“ We’ve tried growing and tried not growing. Growing is better.”


Our economy grew by 7.8% last quarter beating out China (7.7%), Indonesia (6%), Thailand (5.3%), Vietnam (4.9%) and Malaysia (4%). This is not election spending, a few billion in election money cannot move a P2.7 trillion economy. No, following two quarters of above 7% growth, this is the real deal. Construction (up 32.5%) and “financial intermediation” (up 13.9%) led the numbers.

The good news is we are growing. The bad news is not everyone was invited to the party.

The growth has been an urban phenomenon reserved principally for owners of land and financial assets and bankers. For the most part it excluded agriculture, manufacturing, and exports. Agriculture accounts for two thirds of the economy yet it expanded by a mere 3.3%, barely above population growth. Exports declined 7% quarter on quarter. Industry grew by 10.9% but this was skewed by the construction numbers which offset a decline in other sectors mainly mining (down 17%, arguably a good thing). The other growth driver was “financial intermediation” –presumably banking, stock market and “hot money”- which does little for the man in the street.

The narrowness of our growth explains why despite the wonderful numbers, our unemployment is at 7% and underemployment at around 20%, the highest in the region. It explains why real wages are stagnant and poverty continues to rise. It explains why the distribution of wealth in this country is deteriorating: The rich are getting richer while the poor are getting poorer.

Equality of wealth is measured by the so-called Gini coefficient (named after the Italian statistician who devised it). A coefficient of 0 denotes perfect equality, 1 total inequality. By this measure, as expected, Scandinavian countries score best. On the last numbers I saw, the Philippines ranked ahead of Angola, Rwanda and Swaziland in income equality but behind Thailand, Indonesia, Vietnam, Senegal, Gabon and Ghana to name a few.

Unbalanced growth is untenable long term. Sustainable growth requires a broad based economy and a strong middle class. It must go beyond building condos and playing the stock market.

Two, it is jobless. NEDA Chairman Balisacan admits jobs is the country’s ‘greatest challenge”. The World Bank reports the Philippines has attracted the least (employment creating) foreign direct investments among our neighbors.

Three, it can create a dangerous bubble in asset prices. Homes are increasingly outside the reach of even the middle class.

Four, with its urban character our growth is driving people from rural areas to the metropolis, thereby choking urban centers. Wikipedia lists 10 Philippine cities among the world’s 50 most congested. Dan Brown was not kidding.

Five, it widens the disparity in wealth, creating long-term social instability and all that goes with it. As a perspective, the Philippine’s average monthly wage is P13,500, the cost of a meal for four in a fancy restaurant, wine excluded.

How can our growth be made sustainable?

In the short term the focus should be on livelihood especially in the low-lying fruits of agriculture and tourism. The Philippines is becoming self-sufficient in rice. However, the Government needs to do more about lowering input costs to farmers, improving water, storage and farm-to-market access, providing affordable financing, assisting with technology and dis-intermediating the selling process so farmers get higher gate prices. The monopolies of middlemen need to be dismantled. Smuggling of commodities must be stopped.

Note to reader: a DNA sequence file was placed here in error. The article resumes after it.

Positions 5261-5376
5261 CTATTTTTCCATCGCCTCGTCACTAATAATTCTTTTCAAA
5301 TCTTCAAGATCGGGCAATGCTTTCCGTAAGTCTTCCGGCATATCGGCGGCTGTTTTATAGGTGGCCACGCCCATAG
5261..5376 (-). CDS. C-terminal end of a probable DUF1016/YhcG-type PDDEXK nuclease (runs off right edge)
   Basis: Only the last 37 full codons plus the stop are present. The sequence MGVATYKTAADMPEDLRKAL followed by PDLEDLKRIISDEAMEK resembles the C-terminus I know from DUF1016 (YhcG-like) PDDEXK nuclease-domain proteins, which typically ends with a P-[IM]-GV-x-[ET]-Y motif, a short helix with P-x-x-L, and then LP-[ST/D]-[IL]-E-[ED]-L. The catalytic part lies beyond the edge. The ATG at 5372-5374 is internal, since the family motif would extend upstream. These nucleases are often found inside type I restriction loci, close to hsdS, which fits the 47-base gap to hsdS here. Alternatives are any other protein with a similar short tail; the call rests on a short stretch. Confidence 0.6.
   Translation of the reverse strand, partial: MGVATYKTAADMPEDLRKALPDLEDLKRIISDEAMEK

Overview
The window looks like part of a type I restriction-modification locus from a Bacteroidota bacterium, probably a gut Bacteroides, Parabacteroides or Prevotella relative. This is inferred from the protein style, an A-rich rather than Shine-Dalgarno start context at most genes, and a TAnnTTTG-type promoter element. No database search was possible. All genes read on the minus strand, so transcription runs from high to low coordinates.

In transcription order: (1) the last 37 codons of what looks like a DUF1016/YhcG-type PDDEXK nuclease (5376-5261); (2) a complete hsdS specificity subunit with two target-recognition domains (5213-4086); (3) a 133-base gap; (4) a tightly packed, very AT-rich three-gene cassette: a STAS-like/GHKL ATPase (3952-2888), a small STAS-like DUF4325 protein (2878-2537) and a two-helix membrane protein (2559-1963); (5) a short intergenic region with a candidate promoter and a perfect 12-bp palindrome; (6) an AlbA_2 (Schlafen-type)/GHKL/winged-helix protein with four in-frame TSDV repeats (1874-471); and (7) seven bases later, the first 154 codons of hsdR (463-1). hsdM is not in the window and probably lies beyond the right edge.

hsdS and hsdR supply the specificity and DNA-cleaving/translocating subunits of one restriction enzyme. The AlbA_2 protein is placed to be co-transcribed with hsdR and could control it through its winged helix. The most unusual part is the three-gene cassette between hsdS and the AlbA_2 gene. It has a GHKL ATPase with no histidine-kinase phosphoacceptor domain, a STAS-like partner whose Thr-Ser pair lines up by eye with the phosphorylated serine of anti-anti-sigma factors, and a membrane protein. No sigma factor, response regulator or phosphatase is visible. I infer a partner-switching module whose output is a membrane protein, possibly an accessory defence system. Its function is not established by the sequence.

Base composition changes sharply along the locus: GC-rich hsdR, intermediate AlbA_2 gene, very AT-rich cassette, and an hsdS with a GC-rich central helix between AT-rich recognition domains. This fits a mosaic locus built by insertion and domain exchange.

Enhancing agriculture will reverse the people migration from the farms to the cities and decongest urban communities. It will broaden the economic base and narrow the gap between rich and poor. It will secure the country’s food needs at a time when this is becoming a worldwide concern. It will ease the political instability in Mindanao.

Tourism is the other natural opportunity. There is a heavy-up capital investment but once in place the industry is a high margin business with job multiplication. Environmental protection is key.

There are some positive developments in manufacturing. As a result of the political tension between Japan and the Mainland over disputed islands and rising labor costs, Japanese companies are now relocating their production from China to the Philippines.

Long term, the two game changers are education and infrastructure. The impact of education on employment is most noticeable in the BPO industry: In the call center business, only about 2% of applicants are hired because of insufficient qualifications. Education has to do better at matching skills with jobs.

On infrastructure, at 7% growth we will soon be running out of power and roads both of which have a long start-up time. Mindanao is a case in point. Many of the PPP projects are mired in bureaucracy.

For growth to be meaningful it has to be inclusive. We should re-allocate resources to sectors that will broaden the base and equalize wealth (a levy on real estate for agriculture and education?). The long term goal is to build a strong middle class.

We should now go from the “straight and narrow ” to the “straight and wide”. Daan Matuwid needs to become Daan Malapad.


About Leo Alejandrino

The blog is principally a commentary on Philippine politics and economics.
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2 Responses to 7.8%

  1. Gerry says:

    Touche! Excellently written.

  2. Marirose Cacho says:

    Super like. we need more social entrepreneurs for social enterprise to create jobs

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